At our May meeting Janet Patterson, one of our members, gave us a fascinating talk about her 24 years volunteering for the Save the Children charity. Her work started when she was a member of Greysouthen WI in the Lake District. Some of the WI members there volunteered at the Save the Children shop in Cockermouth and this prompted her to give it a go as well.
The Save the Children charity was started in 1919 by Eglantyne Jebb and her sister Dorothy Buxton as a one off response to the starving children in Austria and Germany after the First World War. Next it raised money for the famine in Russia and from there continued to raise money until the present day.
When Janet moved to Warrington in 1997, she started volunteering at the Stockton Heath shop and was later persuaded to take on the post of Manager in 2009.
During her career she has been part of many the charity’s initiatives such as teaming up with IKEA. At one time if five books were donated by IKEA customers for Save the Children they would get a £5 IKEA gift voucher to spend at IKEA. As part of the Retail Advisory Group, which was set up to find the best ways of maximising profits from donations, she would make trips HQ in London. She also met Princess Anne the charity’s patron when the Princess visited the Stockton Heath shop.
Janet was also able to visit Mozambique to see how the charities money is being spent. This included setting up a mini 2 bed maternity ward in a hospital, building preschools and training and their teachers, training the equivalent of Health visitors for communities, setting up community loan schemes and setting up large shared crops so there will be some left over to sell. An amazing experience.
In 2013 she received a well deserved “Outstanding Volunteer Award”. The citation says “for making a major contribution to fundraising at Save the Children and going above and beyond”. Well done Janet!
Fortunately, the Save the Children shop in Stockton Heath has now reopened after being closed during the last Covid lockdown. Janet now welcomes donations and is always looking for new volunteers.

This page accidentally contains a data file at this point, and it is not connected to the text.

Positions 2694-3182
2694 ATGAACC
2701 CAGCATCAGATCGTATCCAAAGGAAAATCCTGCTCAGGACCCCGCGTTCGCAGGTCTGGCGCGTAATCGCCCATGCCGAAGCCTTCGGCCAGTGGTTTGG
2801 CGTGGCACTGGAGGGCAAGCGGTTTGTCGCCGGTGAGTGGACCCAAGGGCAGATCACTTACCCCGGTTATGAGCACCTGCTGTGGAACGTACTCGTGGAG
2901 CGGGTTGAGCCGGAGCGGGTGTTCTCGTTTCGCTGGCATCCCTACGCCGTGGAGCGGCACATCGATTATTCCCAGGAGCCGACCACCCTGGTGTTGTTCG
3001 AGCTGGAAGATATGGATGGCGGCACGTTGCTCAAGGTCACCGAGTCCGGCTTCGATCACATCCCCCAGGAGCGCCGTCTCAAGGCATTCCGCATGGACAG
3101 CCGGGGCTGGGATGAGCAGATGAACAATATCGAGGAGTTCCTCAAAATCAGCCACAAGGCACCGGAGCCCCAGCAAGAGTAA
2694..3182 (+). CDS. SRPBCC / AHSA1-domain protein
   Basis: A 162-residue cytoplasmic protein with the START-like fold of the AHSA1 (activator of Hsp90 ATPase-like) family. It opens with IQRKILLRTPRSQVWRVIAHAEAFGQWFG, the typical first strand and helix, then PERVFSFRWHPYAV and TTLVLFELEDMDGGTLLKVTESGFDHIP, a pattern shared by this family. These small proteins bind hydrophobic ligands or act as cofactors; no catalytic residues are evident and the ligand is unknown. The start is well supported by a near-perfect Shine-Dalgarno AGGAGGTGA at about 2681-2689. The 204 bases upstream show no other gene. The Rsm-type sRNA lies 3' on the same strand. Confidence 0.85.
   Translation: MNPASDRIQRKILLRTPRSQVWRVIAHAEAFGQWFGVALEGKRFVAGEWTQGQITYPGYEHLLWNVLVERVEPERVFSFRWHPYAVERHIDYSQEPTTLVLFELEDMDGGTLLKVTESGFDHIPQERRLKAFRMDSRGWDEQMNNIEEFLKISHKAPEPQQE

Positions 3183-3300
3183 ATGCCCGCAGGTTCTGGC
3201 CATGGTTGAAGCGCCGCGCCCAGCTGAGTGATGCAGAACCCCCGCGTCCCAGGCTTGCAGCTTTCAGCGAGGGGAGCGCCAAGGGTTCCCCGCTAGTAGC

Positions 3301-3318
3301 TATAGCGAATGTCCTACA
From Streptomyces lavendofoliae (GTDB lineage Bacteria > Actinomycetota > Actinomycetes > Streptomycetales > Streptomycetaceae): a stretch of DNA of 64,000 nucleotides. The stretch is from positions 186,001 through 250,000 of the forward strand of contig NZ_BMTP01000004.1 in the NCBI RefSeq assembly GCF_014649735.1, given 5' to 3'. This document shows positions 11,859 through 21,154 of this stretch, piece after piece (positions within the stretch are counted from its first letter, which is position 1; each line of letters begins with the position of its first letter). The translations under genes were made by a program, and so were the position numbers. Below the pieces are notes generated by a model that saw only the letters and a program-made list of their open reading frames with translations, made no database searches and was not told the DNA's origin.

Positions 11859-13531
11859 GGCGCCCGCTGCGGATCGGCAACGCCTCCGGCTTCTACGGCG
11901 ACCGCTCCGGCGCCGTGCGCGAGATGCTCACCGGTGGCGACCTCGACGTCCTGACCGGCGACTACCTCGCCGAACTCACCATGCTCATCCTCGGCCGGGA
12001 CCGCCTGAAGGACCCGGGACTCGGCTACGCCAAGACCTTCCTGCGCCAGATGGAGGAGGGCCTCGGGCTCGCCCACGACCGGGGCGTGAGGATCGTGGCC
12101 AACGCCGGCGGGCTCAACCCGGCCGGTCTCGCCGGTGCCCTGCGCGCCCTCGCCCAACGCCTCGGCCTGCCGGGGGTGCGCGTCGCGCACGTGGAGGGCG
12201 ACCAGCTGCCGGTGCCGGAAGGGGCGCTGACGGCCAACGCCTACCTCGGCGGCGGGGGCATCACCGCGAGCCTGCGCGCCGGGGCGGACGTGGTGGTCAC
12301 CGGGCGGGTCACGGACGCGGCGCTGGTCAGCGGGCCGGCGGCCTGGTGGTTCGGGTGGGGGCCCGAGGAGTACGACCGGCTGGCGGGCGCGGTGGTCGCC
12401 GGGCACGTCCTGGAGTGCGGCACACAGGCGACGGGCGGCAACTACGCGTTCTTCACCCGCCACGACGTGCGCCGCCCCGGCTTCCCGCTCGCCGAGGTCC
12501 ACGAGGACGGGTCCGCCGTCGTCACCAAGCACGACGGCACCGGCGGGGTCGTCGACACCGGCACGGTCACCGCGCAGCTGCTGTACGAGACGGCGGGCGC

In the Middle Ages, bluebells were thought to be a cure for Leprosy and Spider Bites. They were also thought to stop nightmares if bunches were hung above people’s beds. This wasnt the plan for Whitley WI’s walking group which under the leadership of Sheila, and hoping for good weather set off to enjoy a walk of about 5 miles. Their second bluebell walk, this time in May. Walking under the railway bridge in Dutton, up Long Alley, then across the field to Bird’s Wood at Aston they saw stunning carpets of bluebells. Annette educated them with the names of various types of fungi that were spotted. After viewing the lake, they walked along the private road to a field leading to the river Weaver. Proceeding to Dutton Locks, the group had a well-earned rest at the picnic benches, finally returning over Dutton Horse Bridge to Dutton Lodge Farm. A couple of members had to leave early leaving the rest of the group to enjoy a welcome drink that was kindly provided by Sheila. A picnic lunch which all had brought with them was eaten on the patio, where they could bask in the warming sun instead of the rain which had been expected. All in all a very nice morning which stretched into the afternoon with good company and exercise rolled in. So no nightmares for Whitley members, instead sweet dreams of a good day out. Special thanks go to Sheila for leading the walk and for her excellent hospitality.